That move was a real trump, knocking him off. There was no response from the driver but for some incomprehensible grunts and mumbles. Thankfully, soon there was a local maxi cab in the scene and it’s driver vehemently disagreed with truck driver’s proposition. Finally I backed my car to the left in a slightly wider space and the truck happily drove past.
We reached Sangla (2680 mtrs ASL) at around 4.00 pm. But the place appeared quite barren and somewhat commonplace. Snowy Himalayas being at sizable distance, we planned to move further ahead. The decision was also driven by the fact that having arrived at Sangla in almost one piece, we felt confident enough to plough on till Chitkul, which is about 30 kms beyond Sangla. A journey through now familiar terrain brought us to Rakcham, about halfway between Sangla and Chitkul. And this little known village with a population of 800 was stupendous to the true sense of the word.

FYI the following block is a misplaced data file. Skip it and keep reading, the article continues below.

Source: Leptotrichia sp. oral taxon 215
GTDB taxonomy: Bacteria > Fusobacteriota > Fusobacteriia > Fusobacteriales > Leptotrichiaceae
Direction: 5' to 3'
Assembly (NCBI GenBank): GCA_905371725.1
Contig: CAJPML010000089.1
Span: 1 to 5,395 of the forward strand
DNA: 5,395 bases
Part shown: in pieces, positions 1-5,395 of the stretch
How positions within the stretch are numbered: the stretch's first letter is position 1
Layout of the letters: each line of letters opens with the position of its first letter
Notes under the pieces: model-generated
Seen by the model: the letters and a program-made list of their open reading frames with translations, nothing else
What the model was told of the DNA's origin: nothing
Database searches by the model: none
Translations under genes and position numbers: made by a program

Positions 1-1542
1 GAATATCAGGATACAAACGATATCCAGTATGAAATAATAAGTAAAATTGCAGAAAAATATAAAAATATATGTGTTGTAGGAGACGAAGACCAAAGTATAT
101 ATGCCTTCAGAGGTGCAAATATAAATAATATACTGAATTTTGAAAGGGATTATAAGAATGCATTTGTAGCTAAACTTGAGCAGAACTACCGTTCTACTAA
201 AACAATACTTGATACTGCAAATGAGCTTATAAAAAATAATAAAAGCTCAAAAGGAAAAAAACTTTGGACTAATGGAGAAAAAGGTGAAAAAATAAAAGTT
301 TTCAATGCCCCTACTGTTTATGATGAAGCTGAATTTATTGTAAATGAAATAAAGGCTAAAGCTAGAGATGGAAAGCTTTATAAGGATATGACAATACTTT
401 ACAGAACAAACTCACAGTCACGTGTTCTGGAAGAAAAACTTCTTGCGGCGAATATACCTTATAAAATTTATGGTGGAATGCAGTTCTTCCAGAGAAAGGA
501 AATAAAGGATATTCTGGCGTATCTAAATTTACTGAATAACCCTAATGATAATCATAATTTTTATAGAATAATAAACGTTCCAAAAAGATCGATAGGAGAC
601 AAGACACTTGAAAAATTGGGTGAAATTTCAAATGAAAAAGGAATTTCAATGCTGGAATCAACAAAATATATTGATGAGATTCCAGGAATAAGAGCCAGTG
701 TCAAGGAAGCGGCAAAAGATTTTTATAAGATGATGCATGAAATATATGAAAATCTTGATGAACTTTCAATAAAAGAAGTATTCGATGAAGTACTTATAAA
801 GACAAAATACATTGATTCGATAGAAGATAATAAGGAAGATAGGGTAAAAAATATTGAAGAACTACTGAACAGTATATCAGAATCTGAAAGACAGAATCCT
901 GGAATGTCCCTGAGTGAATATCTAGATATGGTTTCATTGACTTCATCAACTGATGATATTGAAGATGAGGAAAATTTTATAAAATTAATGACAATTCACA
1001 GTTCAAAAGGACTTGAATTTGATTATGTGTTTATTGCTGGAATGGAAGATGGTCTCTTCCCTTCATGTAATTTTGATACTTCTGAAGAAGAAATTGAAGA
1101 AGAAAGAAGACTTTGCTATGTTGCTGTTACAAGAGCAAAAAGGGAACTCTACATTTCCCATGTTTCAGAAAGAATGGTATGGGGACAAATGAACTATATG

Rakcham, situated halfway between Sangla and Chitkul, is in a bowl shaped valley on the banks of Baspa river; snugly surrounded by the Greater Himalayas. Starting from the main road, a 10-15 min walk in any direction will see you climbing the swooping ranges.
And major potion of the place was still under snow. Remember those picturesque, outlandish cards with snow flaked trees standing proudly on the slopes of snow mountains,,, unblemished whites interspersed with a canopy here, conical shaped trees there….a river with crystal clear water flowing past…? Well, imagine all those beautiful frames you might have seen during childhood, in movies/posters/cards or even dreams; stored in recess of memory……(what I describe frivolously is far less than what I saw; and what my eyes absorbed standing there is far less than the emotive cataclysm I experienced)… …Rakcham appeared to be a blend of all those pictures created to the perfection.
Mesmerised by what we saw, there was no way we could have made any decision but to stay put there for the night, rather than proceeding to Chitkul. We were unloading the packs from car in Rakcham by 05.00pm on Day-5.
Rakcham deserves a full report, so I hold this for next article in the series. Hope you guys enjoyed the post. Thanks.